The current international definition of trafficking in human beings (THB) is set out in Annex II of one of the supplementary protocols of the United Nations Convention against Transnational Organized Crime (Palermo Convention; 2000), namely in the Protocol to Prevent, Suppress and Punish Trafficking in Persons, especially Women and Children (Palermo Protocol), in Article 3 as follows:
(a) “Trafficking in persons” shall mean the recruitment, transportation, transfer, harbouring or receipt of persons, by means of the threat or use of force or other forms of coercion, of abduction, of fraud, of deception, of the abuse of power or of a position of vulnerability or of the giving or receiving of payments or benefits to achieve the consent of a person having control over another person, for the purpose of exploitation. Exploitation shall include, at a minimum, the exploitation of the prostitution of others or other forms of sexual exploitation, forced labour or services, slavery or practices similar to slavery, servitude or the removal of organs.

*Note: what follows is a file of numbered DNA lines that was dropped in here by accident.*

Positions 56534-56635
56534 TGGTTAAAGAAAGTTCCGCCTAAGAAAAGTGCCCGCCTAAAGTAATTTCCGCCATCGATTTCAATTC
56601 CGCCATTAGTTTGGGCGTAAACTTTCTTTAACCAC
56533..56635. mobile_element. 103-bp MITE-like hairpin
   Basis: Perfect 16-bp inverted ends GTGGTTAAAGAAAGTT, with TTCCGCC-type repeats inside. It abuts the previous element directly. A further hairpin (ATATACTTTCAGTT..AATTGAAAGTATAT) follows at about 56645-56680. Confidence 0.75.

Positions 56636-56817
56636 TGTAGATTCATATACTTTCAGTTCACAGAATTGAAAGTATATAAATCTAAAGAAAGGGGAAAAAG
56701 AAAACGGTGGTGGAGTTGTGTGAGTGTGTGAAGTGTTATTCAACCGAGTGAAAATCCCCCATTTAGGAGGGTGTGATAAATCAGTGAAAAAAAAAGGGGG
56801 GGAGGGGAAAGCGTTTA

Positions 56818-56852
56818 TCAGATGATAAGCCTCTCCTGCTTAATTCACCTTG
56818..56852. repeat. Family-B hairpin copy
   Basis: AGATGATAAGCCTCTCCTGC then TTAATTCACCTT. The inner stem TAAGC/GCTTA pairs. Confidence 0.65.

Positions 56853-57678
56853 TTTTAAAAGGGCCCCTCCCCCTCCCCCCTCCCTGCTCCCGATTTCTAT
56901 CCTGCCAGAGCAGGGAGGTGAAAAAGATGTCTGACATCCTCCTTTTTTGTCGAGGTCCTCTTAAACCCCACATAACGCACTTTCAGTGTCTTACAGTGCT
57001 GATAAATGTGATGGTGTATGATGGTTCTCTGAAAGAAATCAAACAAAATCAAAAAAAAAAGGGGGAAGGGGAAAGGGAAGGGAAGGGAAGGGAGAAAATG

The current European definition of trafficking in human beings (THB) as set out in paragraph (1) of Article 2 of Directive 2011/36/EU which states:
‘The recruitment, transportation, transfer, harbouring or reception of persons, including the exchange or transfer of control over those persons, by means of the threat or use of force or other forms of coercion, of abduction, of fraud, of deception, of the abuse of power or of a position of vulnerability or of the giving or receiving of payments or benefits to achieve the consent of a person having control over another person, for the purpose of exploitation’.
Paragraphs (2) and (3) of Article 2 of Directive 2011/36/EU define the two key elements of vulnerability and exploitation as follows: